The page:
The Lake View bedroom continued the tactile theme with walls covered in light fabric. The headboard stretched almost to the far away ceiling draped with a heavy jacquard fabric framed like theatrical curtains. En-suite bathroom walls are wallpapered to match the pale lemon floral theme of the bedroom. Impressively, not one drop of condensation formed. More impressive is that this happens without the aid of a noisy fan. Merlin struck again as he wafted away any shower steam.
His powers were tested as I lingered on the green veined moss-like Connemara marble stone. No need for the usual bath mats here when you have a natural stone grip. My eco-nagging conscience prodded me and I reluctantly switched off the water, then realised the shower floor was still hot like summer warmed pavements. A shower with sunshine in it. Thank you Merlin.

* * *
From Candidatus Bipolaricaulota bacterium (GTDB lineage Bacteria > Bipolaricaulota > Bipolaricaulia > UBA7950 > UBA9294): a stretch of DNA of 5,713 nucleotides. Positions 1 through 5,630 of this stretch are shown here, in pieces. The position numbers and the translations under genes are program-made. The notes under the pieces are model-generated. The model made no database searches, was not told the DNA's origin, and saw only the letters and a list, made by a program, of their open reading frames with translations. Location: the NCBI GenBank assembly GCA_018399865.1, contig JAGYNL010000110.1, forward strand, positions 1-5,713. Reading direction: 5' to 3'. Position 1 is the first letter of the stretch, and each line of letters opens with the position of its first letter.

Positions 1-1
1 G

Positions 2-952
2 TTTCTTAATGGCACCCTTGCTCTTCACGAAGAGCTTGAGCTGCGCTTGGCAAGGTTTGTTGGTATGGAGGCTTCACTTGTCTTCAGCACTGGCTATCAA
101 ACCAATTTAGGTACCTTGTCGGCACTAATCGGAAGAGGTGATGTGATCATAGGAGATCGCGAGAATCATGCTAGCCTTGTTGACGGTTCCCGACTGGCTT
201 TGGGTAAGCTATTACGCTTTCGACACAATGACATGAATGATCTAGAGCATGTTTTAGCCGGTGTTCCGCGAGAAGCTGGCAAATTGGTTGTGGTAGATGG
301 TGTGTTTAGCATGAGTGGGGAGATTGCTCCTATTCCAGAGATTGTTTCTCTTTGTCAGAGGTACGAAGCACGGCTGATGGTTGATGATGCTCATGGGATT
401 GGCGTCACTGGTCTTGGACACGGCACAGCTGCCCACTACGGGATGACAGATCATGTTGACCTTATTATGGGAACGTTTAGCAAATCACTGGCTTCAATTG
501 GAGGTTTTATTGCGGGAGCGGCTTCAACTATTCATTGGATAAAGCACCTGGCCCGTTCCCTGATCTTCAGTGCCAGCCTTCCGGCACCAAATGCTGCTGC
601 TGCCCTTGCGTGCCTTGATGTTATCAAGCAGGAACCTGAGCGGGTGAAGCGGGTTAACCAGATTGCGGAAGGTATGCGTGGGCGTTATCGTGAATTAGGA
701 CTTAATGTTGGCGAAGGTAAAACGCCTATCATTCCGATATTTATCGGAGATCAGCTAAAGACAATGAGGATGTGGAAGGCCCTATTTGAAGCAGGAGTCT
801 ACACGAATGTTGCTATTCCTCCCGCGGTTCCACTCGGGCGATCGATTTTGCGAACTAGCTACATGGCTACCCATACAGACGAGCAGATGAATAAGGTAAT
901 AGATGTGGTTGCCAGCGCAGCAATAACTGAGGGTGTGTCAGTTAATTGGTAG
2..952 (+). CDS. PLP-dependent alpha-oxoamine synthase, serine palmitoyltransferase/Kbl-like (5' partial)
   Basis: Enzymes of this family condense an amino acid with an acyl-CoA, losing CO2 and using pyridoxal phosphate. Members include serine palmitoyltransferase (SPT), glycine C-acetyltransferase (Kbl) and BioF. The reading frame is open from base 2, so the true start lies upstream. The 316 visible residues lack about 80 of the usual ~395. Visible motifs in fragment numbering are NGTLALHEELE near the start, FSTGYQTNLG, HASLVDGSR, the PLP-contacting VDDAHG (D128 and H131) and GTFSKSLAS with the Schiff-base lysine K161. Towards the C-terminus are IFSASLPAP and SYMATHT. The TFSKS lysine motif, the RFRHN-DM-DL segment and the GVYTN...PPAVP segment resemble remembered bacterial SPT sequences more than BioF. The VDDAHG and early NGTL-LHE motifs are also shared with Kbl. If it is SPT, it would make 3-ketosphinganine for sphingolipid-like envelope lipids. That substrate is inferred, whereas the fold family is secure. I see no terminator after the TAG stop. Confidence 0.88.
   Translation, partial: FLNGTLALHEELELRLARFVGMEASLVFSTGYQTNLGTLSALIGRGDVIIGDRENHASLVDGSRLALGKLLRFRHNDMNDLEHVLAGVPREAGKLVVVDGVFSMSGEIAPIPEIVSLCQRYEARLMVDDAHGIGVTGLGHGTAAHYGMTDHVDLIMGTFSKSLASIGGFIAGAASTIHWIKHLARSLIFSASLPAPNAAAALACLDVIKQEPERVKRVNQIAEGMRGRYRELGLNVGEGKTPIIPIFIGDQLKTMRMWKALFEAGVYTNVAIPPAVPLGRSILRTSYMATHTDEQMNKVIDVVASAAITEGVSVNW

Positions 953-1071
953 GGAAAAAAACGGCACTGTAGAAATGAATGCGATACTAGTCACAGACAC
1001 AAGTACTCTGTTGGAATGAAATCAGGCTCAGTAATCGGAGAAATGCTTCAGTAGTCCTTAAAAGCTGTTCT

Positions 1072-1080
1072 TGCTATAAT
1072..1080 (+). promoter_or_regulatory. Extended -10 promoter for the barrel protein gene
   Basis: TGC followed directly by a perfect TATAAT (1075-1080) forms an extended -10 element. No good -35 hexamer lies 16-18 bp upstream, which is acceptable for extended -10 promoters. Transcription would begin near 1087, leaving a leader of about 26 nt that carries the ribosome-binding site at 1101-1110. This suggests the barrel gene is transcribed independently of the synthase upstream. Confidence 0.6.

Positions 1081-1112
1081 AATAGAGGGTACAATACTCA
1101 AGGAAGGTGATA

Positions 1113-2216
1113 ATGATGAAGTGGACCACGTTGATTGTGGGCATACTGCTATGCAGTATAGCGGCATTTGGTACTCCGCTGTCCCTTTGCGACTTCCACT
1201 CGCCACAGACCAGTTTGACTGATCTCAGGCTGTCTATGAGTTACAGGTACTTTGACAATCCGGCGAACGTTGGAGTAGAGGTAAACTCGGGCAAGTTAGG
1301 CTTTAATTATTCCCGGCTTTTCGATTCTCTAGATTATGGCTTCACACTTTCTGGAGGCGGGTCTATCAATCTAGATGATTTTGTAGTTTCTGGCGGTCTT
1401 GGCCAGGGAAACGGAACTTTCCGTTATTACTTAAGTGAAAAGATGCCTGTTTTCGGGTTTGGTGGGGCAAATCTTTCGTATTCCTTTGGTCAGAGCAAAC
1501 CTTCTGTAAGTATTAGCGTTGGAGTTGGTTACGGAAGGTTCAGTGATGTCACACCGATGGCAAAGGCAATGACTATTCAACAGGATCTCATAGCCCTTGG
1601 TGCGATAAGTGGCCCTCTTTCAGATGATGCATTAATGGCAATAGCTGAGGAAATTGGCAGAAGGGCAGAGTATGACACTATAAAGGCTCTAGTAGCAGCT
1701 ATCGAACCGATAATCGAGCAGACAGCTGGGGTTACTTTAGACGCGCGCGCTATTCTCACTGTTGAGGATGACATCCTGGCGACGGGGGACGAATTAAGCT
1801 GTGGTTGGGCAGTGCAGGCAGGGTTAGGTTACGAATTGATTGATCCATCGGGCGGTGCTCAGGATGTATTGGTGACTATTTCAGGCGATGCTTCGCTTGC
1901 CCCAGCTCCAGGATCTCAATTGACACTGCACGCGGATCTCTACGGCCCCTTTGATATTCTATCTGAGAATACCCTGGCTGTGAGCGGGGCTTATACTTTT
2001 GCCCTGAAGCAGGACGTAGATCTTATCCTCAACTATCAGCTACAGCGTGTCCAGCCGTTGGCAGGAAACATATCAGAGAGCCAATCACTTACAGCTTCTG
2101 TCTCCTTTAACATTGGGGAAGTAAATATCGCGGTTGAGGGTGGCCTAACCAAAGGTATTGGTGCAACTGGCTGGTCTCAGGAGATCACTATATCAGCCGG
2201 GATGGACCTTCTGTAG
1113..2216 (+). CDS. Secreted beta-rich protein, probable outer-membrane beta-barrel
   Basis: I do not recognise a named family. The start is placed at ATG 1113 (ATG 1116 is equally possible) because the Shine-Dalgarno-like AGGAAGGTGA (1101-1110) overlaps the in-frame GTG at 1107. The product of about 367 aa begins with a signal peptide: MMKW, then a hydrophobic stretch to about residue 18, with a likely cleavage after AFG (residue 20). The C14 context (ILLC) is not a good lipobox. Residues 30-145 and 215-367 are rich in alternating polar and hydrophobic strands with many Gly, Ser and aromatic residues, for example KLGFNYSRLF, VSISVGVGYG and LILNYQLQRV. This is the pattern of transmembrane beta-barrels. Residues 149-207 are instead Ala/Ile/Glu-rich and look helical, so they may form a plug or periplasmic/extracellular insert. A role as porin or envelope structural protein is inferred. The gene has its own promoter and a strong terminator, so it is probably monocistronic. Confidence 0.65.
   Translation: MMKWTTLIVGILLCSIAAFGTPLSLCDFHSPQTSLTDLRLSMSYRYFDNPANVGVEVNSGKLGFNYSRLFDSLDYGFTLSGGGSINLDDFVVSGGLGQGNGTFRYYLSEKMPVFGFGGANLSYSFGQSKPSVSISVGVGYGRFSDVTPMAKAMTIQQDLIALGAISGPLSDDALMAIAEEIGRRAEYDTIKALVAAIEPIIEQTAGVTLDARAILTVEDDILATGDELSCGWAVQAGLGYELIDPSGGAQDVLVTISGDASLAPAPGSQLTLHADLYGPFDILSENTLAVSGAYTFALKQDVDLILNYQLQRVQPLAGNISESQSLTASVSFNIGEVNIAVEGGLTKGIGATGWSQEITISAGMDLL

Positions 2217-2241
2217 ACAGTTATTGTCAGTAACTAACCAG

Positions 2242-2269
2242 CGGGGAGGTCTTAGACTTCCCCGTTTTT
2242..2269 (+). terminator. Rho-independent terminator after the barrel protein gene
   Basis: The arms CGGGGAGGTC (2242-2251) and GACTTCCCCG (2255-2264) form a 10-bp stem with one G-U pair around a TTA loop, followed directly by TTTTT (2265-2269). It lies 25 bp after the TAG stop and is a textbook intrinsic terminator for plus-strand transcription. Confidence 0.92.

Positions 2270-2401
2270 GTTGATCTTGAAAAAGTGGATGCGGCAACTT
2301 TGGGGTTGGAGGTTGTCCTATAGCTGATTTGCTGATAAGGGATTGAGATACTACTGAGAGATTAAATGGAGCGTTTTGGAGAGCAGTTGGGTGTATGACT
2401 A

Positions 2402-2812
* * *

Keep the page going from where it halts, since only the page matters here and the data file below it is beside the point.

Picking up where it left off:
Magic is also sprinkled on the activities at Ashford Castle. From fishing on Lough Corrib to horse riding, tree climbing to archery, zip lining or clay pigeon shooting, you could stay many days here experiencing the wide range of possibilities. A highlight though must be Falconry.
“Unleash me from your hand
And I will mock the sky for you;
I’ll pull the anger from the air
And make the breezes sigh for you”
Walk through Ashford’s woodland estate with a Harris Hawk watching, following you from tree to tree. An instructor will give you an insight into ‘your’ bird and guide you through the exhilarating experience of a bird of prey swooping down to rest on your arm. Can you hear it …. that swish of wide wing and orange-lit iris locked on to yours as the hawk beats its way towards you? Merlin nods his head in shared acknowledgment.
Magic also shines on the Afternoon Lake Cruise on Lough Corrib taking in a guided tour of Inchnagoill Island. The captain cruises you gently through the Lough’s history, with trade tales of flour shipped in four hours down to Galway then returning with seaweed. Migrants taking the same journey but rarely returned. Recent archaeological findings we are told include a 4,500 year old log boat carved with 23 ton of oak shavings.